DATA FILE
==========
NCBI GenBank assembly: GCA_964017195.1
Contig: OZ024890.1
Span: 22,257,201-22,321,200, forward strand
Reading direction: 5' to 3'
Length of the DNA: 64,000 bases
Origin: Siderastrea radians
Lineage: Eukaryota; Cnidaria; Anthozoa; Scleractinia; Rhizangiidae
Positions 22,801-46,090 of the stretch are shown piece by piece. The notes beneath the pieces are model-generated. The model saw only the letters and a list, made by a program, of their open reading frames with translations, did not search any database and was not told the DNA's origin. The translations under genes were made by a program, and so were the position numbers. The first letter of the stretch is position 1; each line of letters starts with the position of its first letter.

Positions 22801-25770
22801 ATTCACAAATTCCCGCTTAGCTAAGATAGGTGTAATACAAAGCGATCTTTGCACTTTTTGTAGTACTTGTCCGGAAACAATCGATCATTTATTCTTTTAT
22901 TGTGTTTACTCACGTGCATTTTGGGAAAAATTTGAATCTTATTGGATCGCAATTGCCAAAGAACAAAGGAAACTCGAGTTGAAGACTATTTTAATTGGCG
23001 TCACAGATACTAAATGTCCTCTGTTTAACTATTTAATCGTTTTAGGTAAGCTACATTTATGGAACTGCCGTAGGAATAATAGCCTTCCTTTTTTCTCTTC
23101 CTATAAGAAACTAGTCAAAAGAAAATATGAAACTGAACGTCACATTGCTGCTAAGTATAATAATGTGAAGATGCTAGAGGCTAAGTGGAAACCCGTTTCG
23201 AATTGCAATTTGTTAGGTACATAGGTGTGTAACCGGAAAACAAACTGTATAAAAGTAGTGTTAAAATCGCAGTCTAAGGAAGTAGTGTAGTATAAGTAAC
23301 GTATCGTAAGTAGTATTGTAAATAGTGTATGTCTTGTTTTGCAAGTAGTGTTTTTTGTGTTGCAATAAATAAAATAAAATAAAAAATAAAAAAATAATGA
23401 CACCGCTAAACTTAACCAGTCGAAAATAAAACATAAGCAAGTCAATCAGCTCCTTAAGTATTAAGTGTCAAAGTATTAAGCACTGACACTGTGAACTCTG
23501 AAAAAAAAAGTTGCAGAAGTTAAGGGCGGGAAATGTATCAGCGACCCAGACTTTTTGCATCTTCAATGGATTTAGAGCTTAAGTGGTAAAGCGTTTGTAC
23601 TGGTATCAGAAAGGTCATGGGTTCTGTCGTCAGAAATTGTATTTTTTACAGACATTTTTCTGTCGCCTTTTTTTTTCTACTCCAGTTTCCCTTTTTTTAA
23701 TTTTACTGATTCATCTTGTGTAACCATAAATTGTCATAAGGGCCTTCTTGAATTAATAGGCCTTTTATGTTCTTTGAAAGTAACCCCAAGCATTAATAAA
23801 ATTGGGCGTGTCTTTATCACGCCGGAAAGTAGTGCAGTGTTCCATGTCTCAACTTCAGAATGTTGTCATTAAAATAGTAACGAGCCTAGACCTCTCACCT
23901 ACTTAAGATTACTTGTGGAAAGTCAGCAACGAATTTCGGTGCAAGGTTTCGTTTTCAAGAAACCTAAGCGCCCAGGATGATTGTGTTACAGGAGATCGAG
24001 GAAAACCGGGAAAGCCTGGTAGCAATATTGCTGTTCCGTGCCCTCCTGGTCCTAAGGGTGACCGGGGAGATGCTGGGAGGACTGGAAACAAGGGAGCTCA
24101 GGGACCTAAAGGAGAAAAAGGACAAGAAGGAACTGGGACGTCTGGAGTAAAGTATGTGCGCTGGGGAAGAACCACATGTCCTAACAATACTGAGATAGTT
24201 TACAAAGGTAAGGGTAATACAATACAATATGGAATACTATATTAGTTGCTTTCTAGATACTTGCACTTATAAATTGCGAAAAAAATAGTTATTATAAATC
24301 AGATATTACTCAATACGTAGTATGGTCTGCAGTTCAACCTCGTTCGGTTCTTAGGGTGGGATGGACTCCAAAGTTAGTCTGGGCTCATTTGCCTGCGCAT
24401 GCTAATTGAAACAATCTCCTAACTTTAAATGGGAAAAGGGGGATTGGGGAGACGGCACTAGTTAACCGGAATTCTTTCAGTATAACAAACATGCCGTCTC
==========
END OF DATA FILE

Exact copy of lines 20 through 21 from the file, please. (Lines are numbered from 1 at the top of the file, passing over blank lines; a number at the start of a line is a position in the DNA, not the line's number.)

23801 ATTGGGCGTGTCTTTATCACGCCGGAAAGTAGTGCAGTGTTCCATGTCTCAACTTCAGAATGTTGTCATTAAAATAGTAACGAGCCTAGACCTCTCACCT
23901 ACTTAAGATTACTTGTGGAAAGTCAGCAACGAATTTCGGTGCAAGGTTTCGTTTTCAAGAAACCTAAGCGCCCAGGATGATTGTGTTACAGGAGATCGAG